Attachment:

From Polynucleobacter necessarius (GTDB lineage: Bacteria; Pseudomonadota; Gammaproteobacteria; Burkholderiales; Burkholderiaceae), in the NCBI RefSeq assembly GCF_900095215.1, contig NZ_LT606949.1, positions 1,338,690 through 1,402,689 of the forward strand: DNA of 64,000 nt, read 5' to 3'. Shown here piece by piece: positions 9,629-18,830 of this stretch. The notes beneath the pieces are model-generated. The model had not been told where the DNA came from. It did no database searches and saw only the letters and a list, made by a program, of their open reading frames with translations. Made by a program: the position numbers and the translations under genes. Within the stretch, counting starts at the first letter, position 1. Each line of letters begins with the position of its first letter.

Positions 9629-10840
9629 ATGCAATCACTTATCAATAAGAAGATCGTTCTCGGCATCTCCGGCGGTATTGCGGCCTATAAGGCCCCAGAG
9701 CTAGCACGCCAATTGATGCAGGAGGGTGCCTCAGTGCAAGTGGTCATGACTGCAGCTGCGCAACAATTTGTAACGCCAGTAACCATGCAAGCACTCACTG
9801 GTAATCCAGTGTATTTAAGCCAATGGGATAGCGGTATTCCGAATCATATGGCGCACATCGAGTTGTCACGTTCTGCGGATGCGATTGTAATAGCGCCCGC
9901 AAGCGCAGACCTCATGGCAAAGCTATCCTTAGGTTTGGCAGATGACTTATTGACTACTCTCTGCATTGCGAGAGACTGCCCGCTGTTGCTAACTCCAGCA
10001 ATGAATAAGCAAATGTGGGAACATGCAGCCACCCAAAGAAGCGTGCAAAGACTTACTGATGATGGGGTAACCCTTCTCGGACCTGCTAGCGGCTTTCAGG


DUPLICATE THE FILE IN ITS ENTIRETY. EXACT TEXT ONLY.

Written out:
From Polynucleobacter necessarius (GTDB lineage: Bacteria; Pseudomonadota; Gammaproteobacteria; Burkholderiales; Burkholderiaceae), in the NCBI RefSeq assembly GCF_900095215.1, contig NZ_LT606949.1, positions 1,338,690 through 1,402,689 of the forward strand: DNA of 64,000 nt, read 5' to 3'. Shown here piece by piece: positions 9,629-18,830 of this stretch. The notes beneath the pieces are model-generated. The model had not been told where the DNA came from. It did no database searches and saw only the letters and a list, made by a program, of their open reading frames with translations. Made by a program: the position numbers and the translations under genes. Within the stretch, counting starts at the first letter, position 1. Each line of letters begins with the position of its first letter.

Positions 9629-10840
9629 ATGCAATCACTTATCAATAAGAAGATCGTTCTCGGCATCTCCGGCGGTATTGCGGCCTATAAGGCCCCAGAG
9701 CTAGCACGCCAATTGATGCAGGAGGGTGCCTCAGTGCAAGTGGTCATGACTGCAGCTGCGCAACAATTTGTAACGCCAGTAACCATGCAAGCACTCACTG
9801 GTAATCCAGTGTATTTAAGCCAATGGGATAGCGGTATTCCGAATCATATGGCGCACATCGAGTTGTCACGTTCTGCGGATGCGATTGTAATAGCGCCCGC
9901 AAGCGCAGACCTCATGGCAAAGCTATCCTTAGGTTTGGCAGATGACTTATTGACTACTCTCTGCATTGCGAGAGACTGCCCGCTGTTGCTAACTCCAGCA
10001 ATGAATAAGCAAATGTGGGAACATGCAGCCACCCAAAGAAGCGTGCAAAGACTTACTGATGATGGGGTAACCCTTCTCGGACCTGCTAGCGGCTTTCAGG